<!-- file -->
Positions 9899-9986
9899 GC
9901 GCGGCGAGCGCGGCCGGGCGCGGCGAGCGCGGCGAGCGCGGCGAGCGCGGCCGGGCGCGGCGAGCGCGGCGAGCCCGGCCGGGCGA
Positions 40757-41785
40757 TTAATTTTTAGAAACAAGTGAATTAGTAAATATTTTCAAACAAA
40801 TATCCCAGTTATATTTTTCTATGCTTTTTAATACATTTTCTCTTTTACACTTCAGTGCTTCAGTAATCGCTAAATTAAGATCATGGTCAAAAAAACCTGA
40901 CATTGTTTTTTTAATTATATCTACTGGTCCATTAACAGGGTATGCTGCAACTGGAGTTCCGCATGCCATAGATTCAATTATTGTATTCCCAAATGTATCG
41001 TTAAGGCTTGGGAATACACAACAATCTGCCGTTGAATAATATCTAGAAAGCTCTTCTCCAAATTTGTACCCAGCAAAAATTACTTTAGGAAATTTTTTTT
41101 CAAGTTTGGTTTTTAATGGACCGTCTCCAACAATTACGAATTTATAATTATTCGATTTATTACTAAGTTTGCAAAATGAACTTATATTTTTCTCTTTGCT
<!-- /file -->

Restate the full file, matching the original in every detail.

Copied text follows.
Positions 9899-9986
9899 GC
9901 GCGGCGAGCGCGGCCGGGCGCGGCGAGCGCGGCGAGCGCGGCGAGCGCGGCCGGGCGCGGCGAGCGCGGCGAGCCCGGCCGGGCGA
Positions 40757-41785
40757 TTAATTTTTAGAAACAAGTGAATTAGTAAATATTTTCAAACAAA
40801 TATCCCAGTTATATTTTTCTATGCTTTTTAATACATTTTCTCTTTTACACTTCAGTGCTTCAGTAATCGCTAAATTAAGATCATGGTCAAAAAAACCTGA
40901 CATTGTTTTTTTAATTATATCTACTGGTCCATTAACAGGGTATGCTGCAACTGGAGTTCCGCATGCCATAGATTCAATTATTGTATTCCCAAATGTATCG
41001 TTAAGGCTTGGGAATACACAACAATCTGCCGTTGAATAATATCTAGAAAGCTCTTCTCCAAATTTGTACCCAGCAAAAATTACTTTAGGAAATTTTTTTT
41101 CAAGTTTGGTTTTTAATGGACCGTCTCCAACAATTACGAATTTATAATTATTCGATTTATTACTAAGTTTGCAAAATGAACTTATATTTTTCTCTTTGCT